MANILA -- The Philippine economy could contract by 0.2 percent this year and credit will grow at its slowest pace as a fallout from the COVID-19 pandemic, debt-watcher S&P said Thursday.
The lockdown, which started on March 17, covered Luzon Island home to roughly half of the country’s 100 million population which also accounts for 70 percent of the economy, said S&P Global Ratings associate director Nikita Anand.
The enhanced community quarantine in Metro Manila and other high risk areas will last until May 15. From May 1, the rest of the country will be under a general community quarantine with fewer restrictions and with some businesses allowed to open.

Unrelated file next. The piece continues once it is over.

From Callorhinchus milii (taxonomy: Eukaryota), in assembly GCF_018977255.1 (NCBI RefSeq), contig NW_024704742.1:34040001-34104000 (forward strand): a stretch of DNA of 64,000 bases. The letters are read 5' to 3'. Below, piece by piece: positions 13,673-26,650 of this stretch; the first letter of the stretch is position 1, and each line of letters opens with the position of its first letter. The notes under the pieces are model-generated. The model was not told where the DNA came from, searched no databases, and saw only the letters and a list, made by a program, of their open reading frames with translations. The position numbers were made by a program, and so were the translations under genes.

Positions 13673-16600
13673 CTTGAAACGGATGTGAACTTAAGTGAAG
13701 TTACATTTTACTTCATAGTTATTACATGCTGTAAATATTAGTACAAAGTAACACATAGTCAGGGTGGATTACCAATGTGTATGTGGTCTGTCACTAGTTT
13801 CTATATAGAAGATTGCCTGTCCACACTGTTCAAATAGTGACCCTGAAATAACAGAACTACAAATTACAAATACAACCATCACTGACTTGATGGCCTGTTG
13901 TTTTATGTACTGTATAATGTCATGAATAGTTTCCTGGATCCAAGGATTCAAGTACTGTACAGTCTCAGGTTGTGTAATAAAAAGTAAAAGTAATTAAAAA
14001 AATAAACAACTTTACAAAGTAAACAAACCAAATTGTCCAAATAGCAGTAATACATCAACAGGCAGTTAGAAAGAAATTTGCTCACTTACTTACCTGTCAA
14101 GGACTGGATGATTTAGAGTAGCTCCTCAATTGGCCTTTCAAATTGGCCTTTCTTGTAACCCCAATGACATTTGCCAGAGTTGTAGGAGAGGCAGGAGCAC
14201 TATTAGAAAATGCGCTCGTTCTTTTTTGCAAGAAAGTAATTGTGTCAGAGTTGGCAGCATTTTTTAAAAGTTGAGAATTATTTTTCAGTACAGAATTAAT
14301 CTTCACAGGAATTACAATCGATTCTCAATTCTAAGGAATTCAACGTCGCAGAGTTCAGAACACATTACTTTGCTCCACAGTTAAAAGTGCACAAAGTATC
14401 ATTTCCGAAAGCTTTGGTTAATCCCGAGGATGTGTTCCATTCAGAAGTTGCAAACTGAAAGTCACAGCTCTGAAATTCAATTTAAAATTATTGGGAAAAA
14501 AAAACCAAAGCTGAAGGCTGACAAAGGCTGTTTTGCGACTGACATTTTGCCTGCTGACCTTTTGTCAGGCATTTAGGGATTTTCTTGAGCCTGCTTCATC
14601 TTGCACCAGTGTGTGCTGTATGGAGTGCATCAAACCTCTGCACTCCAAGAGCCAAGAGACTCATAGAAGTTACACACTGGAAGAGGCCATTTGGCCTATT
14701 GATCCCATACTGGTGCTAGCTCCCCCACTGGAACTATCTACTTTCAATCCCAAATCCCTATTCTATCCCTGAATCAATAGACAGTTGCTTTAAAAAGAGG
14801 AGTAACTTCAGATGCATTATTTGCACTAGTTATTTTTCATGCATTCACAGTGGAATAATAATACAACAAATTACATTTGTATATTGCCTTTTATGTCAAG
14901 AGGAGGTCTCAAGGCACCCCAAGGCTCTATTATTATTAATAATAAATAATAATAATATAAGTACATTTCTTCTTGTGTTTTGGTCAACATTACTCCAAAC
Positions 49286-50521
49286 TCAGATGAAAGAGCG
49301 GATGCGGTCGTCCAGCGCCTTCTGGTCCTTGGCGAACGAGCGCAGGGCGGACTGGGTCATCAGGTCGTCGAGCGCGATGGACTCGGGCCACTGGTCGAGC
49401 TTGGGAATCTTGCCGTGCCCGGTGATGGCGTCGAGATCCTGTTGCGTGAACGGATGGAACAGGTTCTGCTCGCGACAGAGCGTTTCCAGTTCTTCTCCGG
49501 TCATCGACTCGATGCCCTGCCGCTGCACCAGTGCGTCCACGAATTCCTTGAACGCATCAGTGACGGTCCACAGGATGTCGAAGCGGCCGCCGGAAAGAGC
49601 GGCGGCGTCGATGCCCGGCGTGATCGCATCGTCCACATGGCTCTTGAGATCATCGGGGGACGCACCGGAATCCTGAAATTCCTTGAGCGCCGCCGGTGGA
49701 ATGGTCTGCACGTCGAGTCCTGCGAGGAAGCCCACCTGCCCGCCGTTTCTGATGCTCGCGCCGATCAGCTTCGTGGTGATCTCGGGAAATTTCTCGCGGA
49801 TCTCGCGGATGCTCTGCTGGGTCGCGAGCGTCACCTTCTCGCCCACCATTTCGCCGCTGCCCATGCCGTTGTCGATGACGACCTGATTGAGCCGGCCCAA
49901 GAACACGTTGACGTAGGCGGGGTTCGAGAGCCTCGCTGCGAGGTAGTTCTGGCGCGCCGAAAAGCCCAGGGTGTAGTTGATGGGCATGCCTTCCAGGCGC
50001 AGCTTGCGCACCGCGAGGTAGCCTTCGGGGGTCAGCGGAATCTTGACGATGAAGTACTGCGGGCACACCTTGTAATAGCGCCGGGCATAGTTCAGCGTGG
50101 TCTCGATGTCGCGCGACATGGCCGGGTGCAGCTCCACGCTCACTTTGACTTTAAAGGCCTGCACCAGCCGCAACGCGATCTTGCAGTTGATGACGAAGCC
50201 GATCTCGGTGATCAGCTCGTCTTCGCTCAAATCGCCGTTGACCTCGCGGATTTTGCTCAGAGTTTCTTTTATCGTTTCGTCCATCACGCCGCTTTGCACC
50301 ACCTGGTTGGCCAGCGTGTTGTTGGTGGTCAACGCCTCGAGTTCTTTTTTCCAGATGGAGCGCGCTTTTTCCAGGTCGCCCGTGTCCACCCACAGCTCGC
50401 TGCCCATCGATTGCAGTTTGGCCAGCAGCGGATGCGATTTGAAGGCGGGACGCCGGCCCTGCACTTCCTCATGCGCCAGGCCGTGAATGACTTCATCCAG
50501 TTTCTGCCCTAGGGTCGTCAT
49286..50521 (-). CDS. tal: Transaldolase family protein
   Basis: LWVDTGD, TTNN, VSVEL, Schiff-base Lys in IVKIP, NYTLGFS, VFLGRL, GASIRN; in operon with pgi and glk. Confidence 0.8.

Non-performing loans could increase by 1.8 percentage points or the equivalent of $300 billion, she said.
The Philippines will release first quarter gross domestic product data on May 7, as officials look to a recession in the second an third quarters due to a 2-month lockdown in the capital that is scheduled to last until May 15.
The Bangko Sentral ng Pilipinas slashed 100 basis points off the benchmark interest rate and signaled deeper cuts to keep the economy afloat. It also trimmed 200 basis points off banks' reserve requirement ratio to free up cash in the system.
On Tuesday, Manila sold $2.35 billion (P119 billion) in 10-year and 25-year global bonds at the lowest interest rate it had paid for such tenors, reflecting investor confidence.
(Editor's note: An earlier version of this story misstated S&P Global's growth expectation for the Philippines. We regret the error.)